Can slice-of-life Indian movie ‘Village Rockstars’ bag an Oscar?

S. N. M. Abdi

Published: Updated:

Village Rockstars - India’s official entry in the Oscars - is the creation of a lone woman, 32-year-old Rima Das who has single-handedly directed, shot, produced, written and edited the gem of a film.

Calling Das a one-woman-army is an understatement. She is entirely self-taught and has made the breathtakingly beautiful 87-minute long film with a zero budget in one of India’s remotest and most backward regions. The language of the stunning movie is Kamrupi, a dialect spoken only in some pockets of tea-growing Assam in India’s restive north-east.

Before its selection to represent India in the Best Foreign Film category of the 91st Academy Awards beating films like Raazi, Padmaavat, Hichki, October, Love Sonia and Manto, it bowled over the jury at this year’s National Awards and was adjudged the Best Film.

The film set in Das’s own village, Chhayagaon, revolves around a barely 10-year-old poverty-stricken girl, Dhunu (played by Bhanita Das) whose ambition in life is to assemble a musical band and buy a guitar. It chronicles youngsters with dreams and devastating floods which make the realization of their dreams even tougher. The enchanting plot unfolds through the eyes of a bunch of irrepressible children.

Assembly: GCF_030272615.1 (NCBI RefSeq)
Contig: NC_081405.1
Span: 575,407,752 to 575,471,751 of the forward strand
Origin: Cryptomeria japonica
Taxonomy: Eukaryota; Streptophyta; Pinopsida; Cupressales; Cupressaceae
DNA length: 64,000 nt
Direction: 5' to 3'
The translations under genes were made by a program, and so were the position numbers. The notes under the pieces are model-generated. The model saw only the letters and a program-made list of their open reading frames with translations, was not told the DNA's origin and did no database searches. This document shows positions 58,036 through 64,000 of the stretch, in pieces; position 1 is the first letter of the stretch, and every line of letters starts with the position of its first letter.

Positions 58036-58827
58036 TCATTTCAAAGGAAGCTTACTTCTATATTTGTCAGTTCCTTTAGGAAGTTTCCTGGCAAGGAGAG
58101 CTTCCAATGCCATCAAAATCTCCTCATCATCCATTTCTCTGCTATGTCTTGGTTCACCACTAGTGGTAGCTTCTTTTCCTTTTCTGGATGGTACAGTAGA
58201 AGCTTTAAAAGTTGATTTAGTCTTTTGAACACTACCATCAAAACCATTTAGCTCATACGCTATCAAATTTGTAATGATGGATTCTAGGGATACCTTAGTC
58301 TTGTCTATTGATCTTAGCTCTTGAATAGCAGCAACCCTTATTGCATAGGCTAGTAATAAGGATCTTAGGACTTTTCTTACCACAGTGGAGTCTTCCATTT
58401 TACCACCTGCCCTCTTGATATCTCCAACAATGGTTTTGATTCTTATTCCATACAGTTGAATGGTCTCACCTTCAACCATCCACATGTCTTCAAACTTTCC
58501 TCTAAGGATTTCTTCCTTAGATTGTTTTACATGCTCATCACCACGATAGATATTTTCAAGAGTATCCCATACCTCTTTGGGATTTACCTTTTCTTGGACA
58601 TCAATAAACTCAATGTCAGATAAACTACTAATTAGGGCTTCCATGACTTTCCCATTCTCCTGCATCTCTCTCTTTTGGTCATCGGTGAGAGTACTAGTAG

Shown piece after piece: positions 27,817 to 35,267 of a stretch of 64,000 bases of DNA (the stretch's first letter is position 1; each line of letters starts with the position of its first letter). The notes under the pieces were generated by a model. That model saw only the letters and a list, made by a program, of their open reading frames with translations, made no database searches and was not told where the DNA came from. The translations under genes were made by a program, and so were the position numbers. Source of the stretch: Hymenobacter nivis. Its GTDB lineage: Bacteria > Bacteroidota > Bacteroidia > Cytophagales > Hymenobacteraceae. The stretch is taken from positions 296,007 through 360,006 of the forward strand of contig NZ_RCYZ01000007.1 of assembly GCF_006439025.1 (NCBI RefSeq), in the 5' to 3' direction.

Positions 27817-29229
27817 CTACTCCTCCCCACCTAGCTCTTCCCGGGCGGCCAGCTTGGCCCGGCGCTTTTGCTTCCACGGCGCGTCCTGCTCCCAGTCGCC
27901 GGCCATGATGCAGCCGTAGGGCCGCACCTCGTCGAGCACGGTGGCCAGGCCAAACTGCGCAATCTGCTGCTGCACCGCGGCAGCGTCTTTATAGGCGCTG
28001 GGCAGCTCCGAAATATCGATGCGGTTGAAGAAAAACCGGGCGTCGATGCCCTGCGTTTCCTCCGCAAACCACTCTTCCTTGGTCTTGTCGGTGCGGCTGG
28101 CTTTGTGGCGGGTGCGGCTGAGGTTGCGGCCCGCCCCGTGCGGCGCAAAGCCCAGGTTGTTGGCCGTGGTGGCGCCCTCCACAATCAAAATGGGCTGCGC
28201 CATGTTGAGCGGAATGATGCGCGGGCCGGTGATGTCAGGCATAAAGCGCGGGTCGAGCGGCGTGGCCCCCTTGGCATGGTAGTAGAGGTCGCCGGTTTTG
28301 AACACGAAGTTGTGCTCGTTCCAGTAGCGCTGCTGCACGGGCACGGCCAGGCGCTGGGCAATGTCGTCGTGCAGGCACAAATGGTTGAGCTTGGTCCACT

According to Saibal Chatterjee, a founder member of Film Critics Circle of India, “a masterpiece is usually the result of strict adherence to artistic and functional rules. Village Rockstars respects none: it dons a raw, innocent cloak and exudes a degree of purity that deliberate craft can never bestow on a film...

“The film stands for something that is always under threat: the courage to ignore the reality that life is exceedingly difficult for cinema that is made on the margins of a giant production machinery and recognize that there always are ways out for those who revel in battling the odds, no matter how daunting, and overcoming them."

After the Oscars nomination, a cash-strapped Das has appealed to the Indian Government to sanction at least Rupees 30 million to promote the country’s official entry so that it makes it to the final round at the 2019 Academy Awards.

The last time a film from India entered the Oscars final shortlist was in 2001 when Ashutosh Gowariker’s Lagaan was selected only to lose to Bosnia’s No Man’s Land. Despite India’s terrible track record, there is a lot of hype each year underscoring Bollywood’s obsession with Hollywood and the craving to be appreciated by Westerners. But Indian entries invariably crumble and are out of the race very quickly.

Some Indians have won Oscars riding piggyback on foreign films, such as Gandhi and Slumdog Millionaire. Satyajit Ray, an iconic Indian director, was awarded an honorary Oscar for lifetime achievement in 1992 when he was terminally ill. He gave his acceptance speech from a hospital bed. But many Indians consider the honorary doctorate conferred on Ray by Oxford University more prestigious.

It’s left to be seen whether Village Rockstars bucks the trend and adds yet another feather to Das’s cap.